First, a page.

Another demonstration of how the link between The City of God and its signified, which represents absolute knowledge, is lost, can be found in the first draft of Waste Land. Before deciding to start out with the Sybil of Cummae quotation as the opener of the poem, Eliot had drafted his work with an introductory paragraph taken from Conrad’s Heart of Darkness which he later decides not to use. In the epigraph, Marlow says to Kurtz:
“Did he live his life again in every detail of desire, temptation, and surrender during the supreme moment of complete knowledge? He cried in a whisper at some image, at some vision-he cried out twice, a cry that was no more than breath-“The horror! the horror!”
Whereas Augustine envisioned complete knowledge as paradisiacal perfection, Marlow experienced it as hellish terror. The fact that Eliot considered opening the poem with Marlow’s statement, combined with allusions to Augustine in the poem, undeniably implies Eliot’s own dissatisfaction with Augustine’s conceptualization of complete knowledge. This deferral of terms (What if enlightenment isn’t all it’s assumed to be?) unveils the hidden characteristics of the City of God, because, like Marlow, we find that with absolute knowledge there is also absolute horror and the price to pay for a life of reason with a goal of complete knowledge could be tragic. Here is marked the failure of a permanent link between signifier and signified, because the signifier (complete knowledge) becomes itself a signified (horror) as it opens the door to other concepts ( for example the Unreal City and its temptation and sin) which represent it.
It is clear then that the poem’s inclusion of contrasting concepts nonetheless reliant upon each other, coupled with its conscious corrupting of Augustine’s City of God, serve to deconstruct any possible universal signified. But whereas any reader could potentially find contrasting elements in a poem and turn them upon each other so that they collapse, the real beauty in Waste Land is that this deconstruction is not merely a function of the reader but also an intentional function of the poem itself. Eliot, trained in philosophy, understood the deconstructive implications of submitting Augustine’s City of God to the corruption of the Unreal City, as is evidenced by his juxtaposing Augustine’s concept of complete knowledge as reason and paradise to Marlow’s experience of it as horror irrational. In examining these binaries we not only deconstruct but actually witness the path of Eliot’s deconstruction.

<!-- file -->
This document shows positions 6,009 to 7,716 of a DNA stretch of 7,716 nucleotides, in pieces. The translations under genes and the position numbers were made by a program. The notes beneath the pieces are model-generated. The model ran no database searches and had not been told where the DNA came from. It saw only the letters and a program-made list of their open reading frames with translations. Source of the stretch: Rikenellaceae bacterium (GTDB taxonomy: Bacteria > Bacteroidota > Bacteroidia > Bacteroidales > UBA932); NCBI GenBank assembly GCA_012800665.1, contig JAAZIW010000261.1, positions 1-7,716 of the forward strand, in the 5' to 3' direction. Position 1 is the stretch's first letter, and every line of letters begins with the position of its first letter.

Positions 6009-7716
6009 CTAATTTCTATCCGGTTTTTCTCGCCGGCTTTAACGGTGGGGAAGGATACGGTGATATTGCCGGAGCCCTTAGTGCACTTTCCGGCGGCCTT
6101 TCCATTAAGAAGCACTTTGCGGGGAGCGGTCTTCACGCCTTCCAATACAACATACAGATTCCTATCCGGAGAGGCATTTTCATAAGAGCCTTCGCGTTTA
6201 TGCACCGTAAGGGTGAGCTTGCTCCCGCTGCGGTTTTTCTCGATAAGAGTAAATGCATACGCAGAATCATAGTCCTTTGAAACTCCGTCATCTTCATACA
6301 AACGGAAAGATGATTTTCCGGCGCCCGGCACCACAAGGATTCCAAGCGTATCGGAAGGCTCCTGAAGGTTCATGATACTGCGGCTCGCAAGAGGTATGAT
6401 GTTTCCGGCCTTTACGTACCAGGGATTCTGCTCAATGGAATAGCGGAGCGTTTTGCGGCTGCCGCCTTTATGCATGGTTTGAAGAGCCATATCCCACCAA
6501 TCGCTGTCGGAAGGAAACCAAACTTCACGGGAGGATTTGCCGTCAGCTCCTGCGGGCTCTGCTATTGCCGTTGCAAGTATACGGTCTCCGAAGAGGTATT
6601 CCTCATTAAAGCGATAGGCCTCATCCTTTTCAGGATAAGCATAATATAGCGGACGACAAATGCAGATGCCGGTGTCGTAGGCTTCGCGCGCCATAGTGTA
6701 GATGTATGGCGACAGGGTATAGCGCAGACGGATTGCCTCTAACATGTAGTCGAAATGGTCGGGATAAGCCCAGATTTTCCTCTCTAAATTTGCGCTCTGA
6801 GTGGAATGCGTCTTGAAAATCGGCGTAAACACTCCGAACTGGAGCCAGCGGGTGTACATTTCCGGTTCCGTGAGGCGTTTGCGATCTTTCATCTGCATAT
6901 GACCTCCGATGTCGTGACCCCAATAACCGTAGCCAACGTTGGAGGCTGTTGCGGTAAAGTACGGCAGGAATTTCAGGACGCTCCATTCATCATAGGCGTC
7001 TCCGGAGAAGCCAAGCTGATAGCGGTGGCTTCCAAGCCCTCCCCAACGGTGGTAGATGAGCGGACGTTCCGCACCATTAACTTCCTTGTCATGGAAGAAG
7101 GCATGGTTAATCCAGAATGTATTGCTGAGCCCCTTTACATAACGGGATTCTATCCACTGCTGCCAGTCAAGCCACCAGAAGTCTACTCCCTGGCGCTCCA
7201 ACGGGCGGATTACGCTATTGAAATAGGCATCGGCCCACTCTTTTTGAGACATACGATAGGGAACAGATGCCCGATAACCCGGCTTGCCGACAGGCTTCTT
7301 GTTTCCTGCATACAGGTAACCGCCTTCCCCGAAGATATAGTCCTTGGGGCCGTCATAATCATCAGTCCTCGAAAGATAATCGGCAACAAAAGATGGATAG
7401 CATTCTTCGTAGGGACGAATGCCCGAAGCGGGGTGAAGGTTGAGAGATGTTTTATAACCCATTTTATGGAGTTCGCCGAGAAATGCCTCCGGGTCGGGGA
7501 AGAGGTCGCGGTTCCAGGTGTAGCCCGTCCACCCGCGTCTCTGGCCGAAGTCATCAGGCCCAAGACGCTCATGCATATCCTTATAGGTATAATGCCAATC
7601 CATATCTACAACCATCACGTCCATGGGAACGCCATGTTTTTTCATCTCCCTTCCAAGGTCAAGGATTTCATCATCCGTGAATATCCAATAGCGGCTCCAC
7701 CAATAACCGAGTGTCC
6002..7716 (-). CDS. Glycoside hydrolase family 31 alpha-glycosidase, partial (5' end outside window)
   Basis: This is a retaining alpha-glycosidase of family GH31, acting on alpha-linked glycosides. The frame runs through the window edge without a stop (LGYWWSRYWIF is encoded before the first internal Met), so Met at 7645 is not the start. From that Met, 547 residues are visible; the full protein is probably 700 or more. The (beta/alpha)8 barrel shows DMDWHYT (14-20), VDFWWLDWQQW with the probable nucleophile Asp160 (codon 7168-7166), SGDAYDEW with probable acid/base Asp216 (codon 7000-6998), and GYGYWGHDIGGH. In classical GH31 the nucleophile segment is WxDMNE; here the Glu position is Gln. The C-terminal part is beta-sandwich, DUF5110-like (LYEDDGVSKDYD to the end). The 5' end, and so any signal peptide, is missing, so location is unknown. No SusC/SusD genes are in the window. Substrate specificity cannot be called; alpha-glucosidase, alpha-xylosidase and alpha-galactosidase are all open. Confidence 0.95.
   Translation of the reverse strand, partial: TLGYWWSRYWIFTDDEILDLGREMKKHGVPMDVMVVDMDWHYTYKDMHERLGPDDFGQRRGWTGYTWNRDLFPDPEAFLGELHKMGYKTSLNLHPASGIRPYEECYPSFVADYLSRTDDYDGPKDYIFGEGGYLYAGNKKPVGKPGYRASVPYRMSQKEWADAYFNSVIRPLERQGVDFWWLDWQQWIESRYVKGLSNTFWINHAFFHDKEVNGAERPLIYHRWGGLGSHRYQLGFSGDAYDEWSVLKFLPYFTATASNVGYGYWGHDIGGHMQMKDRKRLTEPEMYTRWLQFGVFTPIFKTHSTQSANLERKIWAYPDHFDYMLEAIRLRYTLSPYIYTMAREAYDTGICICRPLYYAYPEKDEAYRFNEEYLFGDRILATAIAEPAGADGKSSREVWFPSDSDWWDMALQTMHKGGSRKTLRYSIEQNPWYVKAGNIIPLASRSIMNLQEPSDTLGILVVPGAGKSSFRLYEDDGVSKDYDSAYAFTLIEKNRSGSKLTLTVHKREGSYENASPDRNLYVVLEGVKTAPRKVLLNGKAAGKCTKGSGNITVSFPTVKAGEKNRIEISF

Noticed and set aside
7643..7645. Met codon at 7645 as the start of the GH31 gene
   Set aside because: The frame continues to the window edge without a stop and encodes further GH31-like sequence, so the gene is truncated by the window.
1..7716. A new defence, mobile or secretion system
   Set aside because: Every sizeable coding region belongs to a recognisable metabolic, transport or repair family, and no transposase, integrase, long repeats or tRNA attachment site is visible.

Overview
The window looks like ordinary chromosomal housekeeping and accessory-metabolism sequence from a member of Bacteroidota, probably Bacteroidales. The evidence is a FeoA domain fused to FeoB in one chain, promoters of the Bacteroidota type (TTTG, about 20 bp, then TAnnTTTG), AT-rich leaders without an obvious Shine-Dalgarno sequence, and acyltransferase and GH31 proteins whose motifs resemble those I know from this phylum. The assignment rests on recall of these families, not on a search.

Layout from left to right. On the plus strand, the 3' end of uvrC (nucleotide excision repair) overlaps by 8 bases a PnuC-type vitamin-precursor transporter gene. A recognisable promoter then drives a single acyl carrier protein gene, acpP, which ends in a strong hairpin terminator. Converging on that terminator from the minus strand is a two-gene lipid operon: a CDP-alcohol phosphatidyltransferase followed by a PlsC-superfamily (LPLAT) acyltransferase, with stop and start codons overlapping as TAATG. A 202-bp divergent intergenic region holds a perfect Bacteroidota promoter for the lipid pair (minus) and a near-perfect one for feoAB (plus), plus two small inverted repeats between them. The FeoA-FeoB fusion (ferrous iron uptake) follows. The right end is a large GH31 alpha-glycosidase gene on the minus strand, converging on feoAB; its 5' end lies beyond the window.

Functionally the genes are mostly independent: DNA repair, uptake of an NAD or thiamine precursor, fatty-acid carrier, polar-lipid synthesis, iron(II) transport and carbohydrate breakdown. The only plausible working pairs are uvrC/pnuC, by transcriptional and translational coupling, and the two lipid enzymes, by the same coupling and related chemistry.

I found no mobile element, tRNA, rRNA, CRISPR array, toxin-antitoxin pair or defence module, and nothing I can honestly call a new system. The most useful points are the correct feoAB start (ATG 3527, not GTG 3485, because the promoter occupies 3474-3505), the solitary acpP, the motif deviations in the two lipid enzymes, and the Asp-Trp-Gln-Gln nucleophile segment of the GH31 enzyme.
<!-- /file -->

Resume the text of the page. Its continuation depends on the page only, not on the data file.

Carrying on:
1) Augustine, Confessions, Electronic edition. 02/19/2008. Text and commentary copyright (c) 1992 James J. O'Donnell. www.stoa.org/hippo
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3) Brombert, Victor. Baudelaire: City Images and the “Dream of Stone” Yale French Studies, no.32, Paris in Literature (1964) pp.99-112.
4) Donoghue, Denis. _The Word within a Word_. Words Alone: the poet T.S
Eliot.. New Haven. Yale University Press. 2000.